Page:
Unless you have lived or are from Pauoa, you may not have even heard about the small, lush neighborhood.
It is not as well known as other famous nearby valleys like Manoa and Nu'uanu, but it is no less magical and has its own distinct character.
Click here to watch Cam Tran's report.
Pauoa is hidden right outside of Honolulu, just a mile from downtown, and is tucked between Pacific Heights and Papakolea.
“When I think of Pauoa, it’s a really special place. It’s a small close knit community tucked in a nice little valley,” said Sean Tajima, Pauoa Elementary School principal and Pauoa resident.
The nice little valley is full of lush greenery, tall trees and colorful flowers.
The frequent rain fall is an average of 150 inches a year and keeps the Pauoa Stream flowing.
The valley's natural beauty inspired local musician and Pauoa native Kaipo Hale to write a song dedicated to his hometown.
Pauoa was once covered in taro fields and home to a large Hawaiian population. In fact, Pauoa Elementary is one of the state's oldest schools and was opened 150 years ago to cater to the population.
“It started off as a Hawaiian immersion school where everything was taught in Hawaiian and at some point it became an English teaching school,” said Tajima.
The school's most famous alumnus is former U.S. Sen. Daniel Akaka.
Akaka was born and raised in Pauoa on Akaka Lane, a street carrying his family's namesake.
Another well-known family who lives here is the Aikaus. Eddie Aikau spent his formative years growing up on a three-acre cemetery plot.
Now, Pauoa consists mostly of single family homes with Booth Park at its center.
The old Lau Poo Market, a grocery store, is now a credit union and the land where a shoyu and ice factory was located has been turned into homes.
With those businesses gone, only a dozen are left standing; one of them is Lynn's Saimin and Cookie Shop.
The 30-year-old restaurant is known for its cheap Hawaiian food and popular homemade cookies, which give people a big smile every time they walk out the door.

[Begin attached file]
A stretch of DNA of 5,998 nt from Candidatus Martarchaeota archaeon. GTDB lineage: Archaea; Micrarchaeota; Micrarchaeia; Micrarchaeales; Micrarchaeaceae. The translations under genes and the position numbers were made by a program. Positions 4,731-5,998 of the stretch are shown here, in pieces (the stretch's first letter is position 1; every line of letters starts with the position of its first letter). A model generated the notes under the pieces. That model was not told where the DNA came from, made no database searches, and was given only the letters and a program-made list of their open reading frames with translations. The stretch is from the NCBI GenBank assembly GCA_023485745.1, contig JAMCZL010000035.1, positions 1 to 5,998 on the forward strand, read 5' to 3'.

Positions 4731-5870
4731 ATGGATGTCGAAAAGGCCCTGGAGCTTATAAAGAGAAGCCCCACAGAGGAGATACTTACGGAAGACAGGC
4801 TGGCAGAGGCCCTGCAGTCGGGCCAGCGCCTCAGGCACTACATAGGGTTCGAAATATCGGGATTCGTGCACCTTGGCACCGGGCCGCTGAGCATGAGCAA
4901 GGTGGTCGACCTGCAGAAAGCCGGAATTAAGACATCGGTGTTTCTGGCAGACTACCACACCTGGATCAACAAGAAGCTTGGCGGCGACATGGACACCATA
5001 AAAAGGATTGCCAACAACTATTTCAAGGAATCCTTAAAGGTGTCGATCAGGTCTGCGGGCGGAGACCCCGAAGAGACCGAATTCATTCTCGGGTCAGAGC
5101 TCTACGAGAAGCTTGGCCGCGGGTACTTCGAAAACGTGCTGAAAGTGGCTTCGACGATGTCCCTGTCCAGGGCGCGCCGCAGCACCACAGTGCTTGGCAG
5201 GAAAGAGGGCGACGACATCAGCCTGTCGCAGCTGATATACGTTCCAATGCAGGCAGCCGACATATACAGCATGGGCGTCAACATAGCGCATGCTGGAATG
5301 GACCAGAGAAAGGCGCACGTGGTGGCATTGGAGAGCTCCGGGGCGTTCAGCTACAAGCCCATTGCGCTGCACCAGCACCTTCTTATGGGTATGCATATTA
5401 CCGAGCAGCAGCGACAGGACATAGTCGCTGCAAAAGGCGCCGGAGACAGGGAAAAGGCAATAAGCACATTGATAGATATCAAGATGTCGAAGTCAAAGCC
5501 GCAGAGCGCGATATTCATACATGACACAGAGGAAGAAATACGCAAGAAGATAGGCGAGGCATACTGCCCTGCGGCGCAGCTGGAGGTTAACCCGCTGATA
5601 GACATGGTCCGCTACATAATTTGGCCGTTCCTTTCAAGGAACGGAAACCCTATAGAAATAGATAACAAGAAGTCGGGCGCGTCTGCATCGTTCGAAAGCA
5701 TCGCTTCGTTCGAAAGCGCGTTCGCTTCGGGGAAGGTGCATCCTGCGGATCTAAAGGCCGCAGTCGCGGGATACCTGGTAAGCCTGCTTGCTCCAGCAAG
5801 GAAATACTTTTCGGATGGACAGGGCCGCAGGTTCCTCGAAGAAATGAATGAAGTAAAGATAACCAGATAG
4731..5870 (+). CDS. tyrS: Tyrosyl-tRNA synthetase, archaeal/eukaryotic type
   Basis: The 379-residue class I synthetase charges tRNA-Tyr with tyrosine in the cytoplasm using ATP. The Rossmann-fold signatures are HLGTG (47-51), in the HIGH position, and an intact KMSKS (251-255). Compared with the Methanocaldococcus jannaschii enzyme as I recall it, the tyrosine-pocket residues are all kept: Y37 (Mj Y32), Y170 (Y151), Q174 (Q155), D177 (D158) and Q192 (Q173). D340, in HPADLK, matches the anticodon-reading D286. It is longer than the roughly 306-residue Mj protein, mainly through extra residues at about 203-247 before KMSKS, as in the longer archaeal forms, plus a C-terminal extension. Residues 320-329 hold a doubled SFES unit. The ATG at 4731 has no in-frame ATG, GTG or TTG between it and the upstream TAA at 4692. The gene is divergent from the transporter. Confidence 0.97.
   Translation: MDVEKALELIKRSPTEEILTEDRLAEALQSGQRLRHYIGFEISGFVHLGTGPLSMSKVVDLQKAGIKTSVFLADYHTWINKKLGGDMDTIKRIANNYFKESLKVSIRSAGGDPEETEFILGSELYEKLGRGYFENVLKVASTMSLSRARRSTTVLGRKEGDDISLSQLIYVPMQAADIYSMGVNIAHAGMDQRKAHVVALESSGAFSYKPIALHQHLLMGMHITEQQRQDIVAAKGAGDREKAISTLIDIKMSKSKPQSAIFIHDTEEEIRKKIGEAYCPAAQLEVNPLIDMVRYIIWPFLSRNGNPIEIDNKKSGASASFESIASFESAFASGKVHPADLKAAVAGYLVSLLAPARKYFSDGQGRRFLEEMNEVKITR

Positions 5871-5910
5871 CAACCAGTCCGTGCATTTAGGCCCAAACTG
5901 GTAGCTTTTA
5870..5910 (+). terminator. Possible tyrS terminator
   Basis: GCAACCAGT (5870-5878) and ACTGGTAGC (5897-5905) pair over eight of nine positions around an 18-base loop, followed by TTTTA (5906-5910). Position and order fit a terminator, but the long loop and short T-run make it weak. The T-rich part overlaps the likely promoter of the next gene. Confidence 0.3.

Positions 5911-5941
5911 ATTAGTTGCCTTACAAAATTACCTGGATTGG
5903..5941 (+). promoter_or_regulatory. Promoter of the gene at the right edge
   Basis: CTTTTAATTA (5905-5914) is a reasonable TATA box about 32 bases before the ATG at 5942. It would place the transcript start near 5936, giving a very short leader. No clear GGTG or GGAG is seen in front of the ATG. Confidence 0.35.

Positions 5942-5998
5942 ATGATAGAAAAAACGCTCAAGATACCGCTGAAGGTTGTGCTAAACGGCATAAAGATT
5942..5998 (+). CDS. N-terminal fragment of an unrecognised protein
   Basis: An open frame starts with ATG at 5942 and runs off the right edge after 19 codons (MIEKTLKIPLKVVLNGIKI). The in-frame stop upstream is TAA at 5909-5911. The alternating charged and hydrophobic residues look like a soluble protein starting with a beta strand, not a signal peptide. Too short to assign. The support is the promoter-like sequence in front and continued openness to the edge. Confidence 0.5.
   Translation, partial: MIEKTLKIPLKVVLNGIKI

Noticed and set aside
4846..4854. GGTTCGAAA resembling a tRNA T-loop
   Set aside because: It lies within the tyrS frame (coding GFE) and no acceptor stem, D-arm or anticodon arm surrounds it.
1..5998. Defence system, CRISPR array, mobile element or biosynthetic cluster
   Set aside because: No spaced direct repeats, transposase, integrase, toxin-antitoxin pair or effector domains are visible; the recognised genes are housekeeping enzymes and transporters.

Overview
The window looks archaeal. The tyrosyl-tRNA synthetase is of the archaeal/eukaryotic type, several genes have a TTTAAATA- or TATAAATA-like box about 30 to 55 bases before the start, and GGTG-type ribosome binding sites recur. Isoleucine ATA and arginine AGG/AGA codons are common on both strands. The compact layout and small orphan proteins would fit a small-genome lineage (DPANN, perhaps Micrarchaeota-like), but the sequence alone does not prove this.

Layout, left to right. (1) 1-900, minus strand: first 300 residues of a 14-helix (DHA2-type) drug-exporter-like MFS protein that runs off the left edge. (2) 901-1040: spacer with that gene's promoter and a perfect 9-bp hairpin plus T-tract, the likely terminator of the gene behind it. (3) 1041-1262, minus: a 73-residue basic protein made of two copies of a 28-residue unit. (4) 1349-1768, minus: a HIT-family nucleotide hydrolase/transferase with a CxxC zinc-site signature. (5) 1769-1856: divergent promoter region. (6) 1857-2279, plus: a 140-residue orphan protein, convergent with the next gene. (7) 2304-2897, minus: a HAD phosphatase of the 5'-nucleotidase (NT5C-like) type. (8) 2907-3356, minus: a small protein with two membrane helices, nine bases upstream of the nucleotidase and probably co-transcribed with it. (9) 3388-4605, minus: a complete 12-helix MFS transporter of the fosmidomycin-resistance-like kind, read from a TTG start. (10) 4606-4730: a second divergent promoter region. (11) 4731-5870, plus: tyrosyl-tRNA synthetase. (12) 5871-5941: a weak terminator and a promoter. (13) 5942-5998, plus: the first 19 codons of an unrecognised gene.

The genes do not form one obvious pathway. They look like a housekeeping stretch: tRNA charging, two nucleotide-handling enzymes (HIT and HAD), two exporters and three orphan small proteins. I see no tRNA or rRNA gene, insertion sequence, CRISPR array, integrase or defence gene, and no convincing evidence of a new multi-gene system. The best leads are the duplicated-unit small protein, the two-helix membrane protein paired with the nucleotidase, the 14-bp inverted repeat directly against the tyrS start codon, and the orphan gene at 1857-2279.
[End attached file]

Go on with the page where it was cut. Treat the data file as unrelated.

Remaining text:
“It’s like heaven in your mouth,” said Healani Soon, a Pauoa resident. “I really love the cookies, the best cookies ever.”
Linda Brown, the owner, makes the cookies from scratch every Saturday and don’t expect to find any if you don't get there by midweek.
“These cookies are good. They are made with love,” added Soon.
There's also another hidden gem in this valley, one you'd easily pass if you didn't give a second glance.
Inside a cemetery off Auwaiolimu Road lies a garden that once belonged to Queen Lili’uokalani. Even though there is a historic marker on the side of the road, the garden is so isolated that residents don’t know it’s there.
“Uluhaimalama is sacred ground because it was given to the people by Queen Lili’uokalani on Oct. 11, 1894. This was the year after the overthrow,” said Karl Veto Baker, a fourth generation Pauoa resident.
Baker says the garden became an icon for those who supported the monarchy after the provisional government took over.
“Most people don’t realize at the time Hawaiians couldn’t gather. They would be arrested,” said Baker. “After it became a garden it was so iconic for the people. They could come and visit and have a good time. They came here and uprooted all the plants that were planted and then it became a graveyard.”
Eventually weeds and tall grass overtook the garden and it was in complete disarray. That is until the Halau I Ka Wekiu came in ten years ago and cleared out the garden.
Halau members replanted trees following the Queen's original design.
“We’re sitting underneath this Kukui tree. There’s this one here and another one over there and Kukui is for enlightenment, that light and positivity,” said Michael Casupang, Halau I Ka Wekiu leader. “There’s pili grass, the works. Pili means to be close; that pili she had with those people.”
That close bond is something those who live in Pauoa share to this day.
When you mention Pauoa to people who are from the valley or went to school in the valley, their eyes light up and it’s something about it. They know it's a hidden secret and gem and it is something special.
“Don’t give the secret that Pauoa is the greatest place to live,” said Rex Freitas, a fourth generation Pauoa resident.
People from Pauoa say they are extremely proud to be from here. It is a very special place. It is centrally located. It is peaceful and quiet and they hope to keep it that way.
Click here for Part 2 of the Where You Live: Pauoa where we introduce you to the Aikau family and how Eddie and his siblings grew up in this valley that is so dear to their heart.
Click here for photos of Pauoa.